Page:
Risk
9/2/2010
01:44 PM
Connect Directly
LinkedIn
RSS
E-Mail
50%
50%

9 Steps To Enabling Remote Access, Safely

Security goes beyond encryption, authentication, and monitoring employees. We also need to ensure privileged users aren't betraying trust. Here's how.

As remote workers become more commonplace, their connections represent an increasingly vexing risk factor. For respondents to our InformationWeek Analytics 2010 Strategic Security Survey who said their companies are more vulnerable now than in 2009, 66% cited as the reason more ways to attack corporate networks, including wireless. Yet IT must ensure mobile workers have the access they need to be productive.

Here's one angle CIOs often overlook: Providing this level of 24/7 support translates to a lot of people with high access privileges working remotely--not just business users, but IT support staff as well.

Most of us have no choice but to open systems to the outside world. The challenge is to do so in a measured fashion, and in a way that allows you to track and audit access while protecting data. Here's our hit list of the top nine dangers that come with unfettered remote access, along with mitigation tips for each.

1| Danger: Running afoul of regulations Mitigation: Document the corporate data and intellectual property that you must protect

This exercise is basic--and vital. You can't even begin to audit and protect your organization's data until you know where all the important stuff resides. The results of a data discovery process can be leveraged across many different projects, including compliance, risk assessment, and data loss prevention (DLP) initiatives.

2| Danger: You can't easily correlate account activity and usage Mitigation: Rein in your account and password policy

Want an eye opener? Ask for a report on the number of general accounts in your directory services infrastructure. We're talking about those accounts called "Support" or "Payroll"--you know, the ones all 5,000 company employees seem to know the passwords to. If you're using general-purpose accounts for any authentication activities without carefully controlling access rights, you're playing Russian roulette. To the degree you can, eliminate them.

And while you're cracking down on anonymous accounts, give some thought to your password policy. Implementing strong passwords is arguably the easiest mitigation task on our list to execute. Sure, it might also be the one that generates the most hate mail to IT, but there's no getting around the fact that you can't let users select "password."

InformationWeek: September 6, 2010 Issue To read the rest of the article, download a free PDF of InformationWeek magazine
(registration required)

Comment  | 
Print  | 
More Insights
Register for Dark Reading Newsletters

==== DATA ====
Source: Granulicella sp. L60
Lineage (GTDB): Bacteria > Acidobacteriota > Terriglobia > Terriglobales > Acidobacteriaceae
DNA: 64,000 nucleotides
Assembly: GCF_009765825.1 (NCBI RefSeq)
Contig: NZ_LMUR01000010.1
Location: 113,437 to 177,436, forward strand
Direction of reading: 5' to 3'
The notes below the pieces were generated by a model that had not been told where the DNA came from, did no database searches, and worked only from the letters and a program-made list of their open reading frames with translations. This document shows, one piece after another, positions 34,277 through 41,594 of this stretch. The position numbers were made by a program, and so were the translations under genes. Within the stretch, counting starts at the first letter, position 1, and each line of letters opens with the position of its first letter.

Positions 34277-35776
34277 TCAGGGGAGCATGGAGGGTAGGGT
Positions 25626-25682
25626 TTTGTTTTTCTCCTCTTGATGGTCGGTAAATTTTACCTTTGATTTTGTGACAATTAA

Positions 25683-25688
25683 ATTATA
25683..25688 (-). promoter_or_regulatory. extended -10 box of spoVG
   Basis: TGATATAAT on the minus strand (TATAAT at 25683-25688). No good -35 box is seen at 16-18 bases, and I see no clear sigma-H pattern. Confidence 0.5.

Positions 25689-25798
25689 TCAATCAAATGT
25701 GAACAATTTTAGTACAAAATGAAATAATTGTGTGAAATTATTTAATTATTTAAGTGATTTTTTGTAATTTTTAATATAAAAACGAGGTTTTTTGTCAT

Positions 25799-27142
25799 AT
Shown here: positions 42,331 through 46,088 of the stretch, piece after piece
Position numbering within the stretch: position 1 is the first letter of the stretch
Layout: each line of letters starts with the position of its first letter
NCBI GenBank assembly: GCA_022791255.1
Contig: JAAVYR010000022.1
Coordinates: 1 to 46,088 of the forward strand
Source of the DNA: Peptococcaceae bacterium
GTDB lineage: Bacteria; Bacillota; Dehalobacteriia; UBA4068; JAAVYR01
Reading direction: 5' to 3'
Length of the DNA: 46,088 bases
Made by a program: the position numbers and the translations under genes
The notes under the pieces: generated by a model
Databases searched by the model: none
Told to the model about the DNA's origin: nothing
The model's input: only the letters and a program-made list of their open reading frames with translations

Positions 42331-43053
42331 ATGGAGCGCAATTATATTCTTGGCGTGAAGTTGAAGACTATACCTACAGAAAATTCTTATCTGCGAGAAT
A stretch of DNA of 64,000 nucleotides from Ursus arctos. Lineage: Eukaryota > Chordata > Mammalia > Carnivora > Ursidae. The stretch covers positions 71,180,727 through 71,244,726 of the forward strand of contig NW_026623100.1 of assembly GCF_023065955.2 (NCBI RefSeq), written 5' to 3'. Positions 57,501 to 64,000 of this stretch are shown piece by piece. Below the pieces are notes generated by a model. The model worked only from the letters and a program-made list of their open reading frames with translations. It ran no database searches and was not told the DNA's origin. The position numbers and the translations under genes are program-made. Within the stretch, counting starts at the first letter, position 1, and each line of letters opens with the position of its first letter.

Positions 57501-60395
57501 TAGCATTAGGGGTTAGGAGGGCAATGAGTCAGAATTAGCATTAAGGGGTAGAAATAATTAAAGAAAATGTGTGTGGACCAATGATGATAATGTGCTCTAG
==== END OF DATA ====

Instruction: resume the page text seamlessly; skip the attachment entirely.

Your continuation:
White Papers
Cartoon
Current Issue
Dark Reading Must Reads - September 25, 2014
Dark Reading's new Must Reads is a compendium of our best recent coverage of identity and access management. Learn about access control in the age of HTML5, how to improve authentication, why Active Directory is dead, and more.
Flash Poll
Video
Slideshows
Twitter Feed
Dark Reading - Bug Report
Bug Report
Enterprise Vulnerabilities
From DHS/US-CERT's National Vulnerability Database
CVE-2003-1598
Published: 2014-10-01
SQL injection vulnerability in log.header.php in WordPress 0.7 and earlier allows remote attackers to execute arbitrary SQL commands via the posts variable.

CVE-2011-4624
Published: 2014-10-01
Cross-site scripting (XSS) vulnerability in facebook.php in the GRAND FlAGallery plugin (flash-album-gallery) before 1.57 for WordPress allows remote attackers to inject arbitrary web script or HTML via the i parameter.

CVE-2012-0811
Published: 2014-10-01
Multiple SQL injection vulnerabilities in Postfix Admin (aka postfixadmin) before 2.3.5 allow remote authenticated users to execute arbitrary SQL commands via (1) the pw parameter to the pacrypt function, when mysql_encrypt is configured, or (2) unspecified vectors that are used in backup files gene...

CVE-2014-2640
Published: 2014-10-01
Cross-site scripting (XSS) vulnerability in HP System Management Homepage (SMH) before 7.4 allows remote attackers to inject arbitrary web script or HTML via unspecified vectors.

CVE-2014-2641
Published: 2014-10-01
Cross-site request forgery (CSRF) vulnerability in HP System Management Homepage (SMH) before 7.4 allows remote authenticated users to hijack the authentication of unspecified victims via unknown vectors.

Best of the Web
Dark Reading Radio
Archived Dark Reading Radio
Chris Hadnagy, who hosts the annual Social Engineering Capture the Flag Contest at DEF CON, will discuss the latest trends attackers are using.